Fifteensquared

Never knowingly undersolved.

Financial Times 13,380 by Cincinnus

Posted by Pete Maclean on May 20th, 2010

Pete Maclean.

Prize puzzle from the Weekend FT of May 8
My favourite clues in this puzzle are 9A (WENDY), 25A (BOW STREET) and 16D (WORKMATES).

Across
1. SOMEHOW – anagram of HOME in SOW (pig)
5. STEERED – T (time) in SEE RED (lose one’s rag)
9. WENDY – NEW (novel) reversed + D[estin]Y
10. NARCISSUS – C[rimea] in anagram of RUSSIANS
11. IN THE PINK – IN (popular) + EP (record) in THINK (figure)
12. RAISE – cryptic homophone (“rays”). I do not recall seeing “tanners” used in this clever cryptic sense before.
13. LIMBO – double definition
15. GO WITHOUT – GO WITH (escort) + OUT (in the open)
18. SANDPIPER – SAN (treatment centre) + anagram of RIPPED. “San”, short for sanatorium, is, I fancy, getting to be a bit old-fashioned. San Jose, where I live, is not a giant hospital!
19. SOFAS – hidden word
21. CORPS – CORPS[e] (not completely stiff)
23. HUMBLE PIE – cryptic definition
25. BOW STREET – anagram of WROTE BEST
26. AMIGO – A (a) + MIG (plane) + O[verhead]
27. TUNISIA – IS (is) + I (one) together in TUNA (fish)
28. SLEIGHT – homophone (“slight”)

Down
1. SAWBILL – SAW (spot) + BILL (check). This is a word that I had to look up.
2. MINUTEMAN – cryptic definition
3. HOYLE – [galax]Y in HOLE (space)
4. WINDING UP – double definition
5. SHREK – SHR[i]EK
6. EMIGRATES – G (George the First) in EMIRATES (Arab lands)
7. RISHI – R[ajasthan] + IS (is) + HI (greeting)
8. DESCENT – double definition
14. OPPOSITES – double definition
16. WORKMATES – anagram of WREAK MOST (with a nice cryptic definition)
17. OFFSPRING – OFF (start of race) + SPRING (bound)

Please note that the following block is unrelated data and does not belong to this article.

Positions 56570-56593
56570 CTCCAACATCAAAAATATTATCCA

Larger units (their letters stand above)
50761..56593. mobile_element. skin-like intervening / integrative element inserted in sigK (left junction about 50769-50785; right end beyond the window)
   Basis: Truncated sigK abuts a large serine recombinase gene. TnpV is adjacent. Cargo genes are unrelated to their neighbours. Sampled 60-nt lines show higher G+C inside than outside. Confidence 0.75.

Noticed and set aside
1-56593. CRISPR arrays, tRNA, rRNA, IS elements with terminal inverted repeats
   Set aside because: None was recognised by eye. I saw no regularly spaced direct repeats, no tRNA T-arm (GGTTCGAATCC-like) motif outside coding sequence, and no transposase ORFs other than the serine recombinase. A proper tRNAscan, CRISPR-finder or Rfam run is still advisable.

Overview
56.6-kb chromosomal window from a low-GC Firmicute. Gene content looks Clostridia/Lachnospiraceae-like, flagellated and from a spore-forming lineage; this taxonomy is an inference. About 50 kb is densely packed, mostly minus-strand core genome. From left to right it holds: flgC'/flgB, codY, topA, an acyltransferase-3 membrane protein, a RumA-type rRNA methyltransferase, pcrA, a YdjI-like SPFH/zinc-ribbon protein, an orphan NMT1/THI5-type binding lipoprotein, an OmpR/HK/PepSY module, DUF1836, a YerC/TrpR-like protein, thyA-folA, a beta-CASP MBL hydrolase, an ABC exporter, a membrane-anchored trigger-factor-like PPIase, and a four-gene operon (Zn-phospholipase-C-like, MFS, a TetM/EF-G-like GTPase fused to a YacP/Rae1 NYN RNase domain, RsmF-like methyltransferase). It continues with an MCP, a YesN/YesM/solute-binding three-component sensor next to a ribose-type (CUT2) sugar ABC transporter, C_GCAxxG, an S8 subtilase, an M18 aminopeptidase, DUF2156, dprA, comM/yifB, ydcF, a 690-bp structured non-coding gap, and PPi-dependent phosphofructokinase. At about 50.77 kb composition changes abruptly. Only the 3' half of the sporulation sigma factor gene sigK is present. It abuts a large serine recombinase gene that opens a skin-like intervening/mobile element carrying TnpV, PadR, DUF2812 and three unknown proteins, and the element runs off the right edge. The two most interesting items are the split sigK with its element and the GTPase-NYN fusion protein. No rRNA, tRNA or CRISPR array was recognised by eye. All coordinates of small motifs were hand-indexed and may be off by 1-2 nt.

18. SACKBUT – SACK (fire) + BUT (only)
20. SHE GOAT – EG (say) in SHOAT (young pig). I solved this clue easily enough based on the definition but it took me a while to figure out the wordplay as I was unfamiliar with “shoat”.
22. ROWAN – ROW (argument) + A (a) + N (name)
23. HYENA – YEN (longing) in [catc]H[ment] + A (area)
24. LEAVE – double definition

4 Responses to “Financial Times 13,380 by Cincinnus”

  1. Sil van den Hoek says:

    Hi Pete, thx for your blog again.

    For us, a good [as ever] but mediocre Cincinnus.

    In your blog there’s a typo in 6d (GR should be G).

    And could someone, please, explain 2d (MINUTEMAN) – especially the ICBM part?

    Stand-out clues for us: 16d (WORKMATES) [so, agree!] and 23d (HYENA).

  2. Pete Maclean says:

    > Hi Pete, thx for your blog again.

    Thank you, Sil, for keeping me straight and honest :-)

    > For us, a good [as ever] but mediocre Cincinnus.

    Agreed.

    > In your blog there’s a typo in 6d (GR should be G).

    Corrected. Thanks.

    > And could someone, please, explain 2d (MINUTEMAN) – especially the ICBM part?

    ICBM stands for Intercontinental Ballistic Missile of which class of weapon the LGM-30 “Minuteman” is a well known example. And a Lilliputian could be termed a minute (in the sense of tiny) man.

  3. Sil van den Hoek says:

    Thanks again, Pete.
    Didn’t know about Minuteman being a weapon.
    Well-known? Maybe.
    But I don’t anything about weapons.
    [and to be honest, don’t want to know about weapons – hate them]

  4. nmsindy says:

    Good puzzle and good blog. Agree with the explanation of MINUTEMAN – for better or worse, I’d heard of both ie the weapon and the wordplay based on Swift. SHOAT was new to me too, but easy to verify afterwards with the definition giving the answer.

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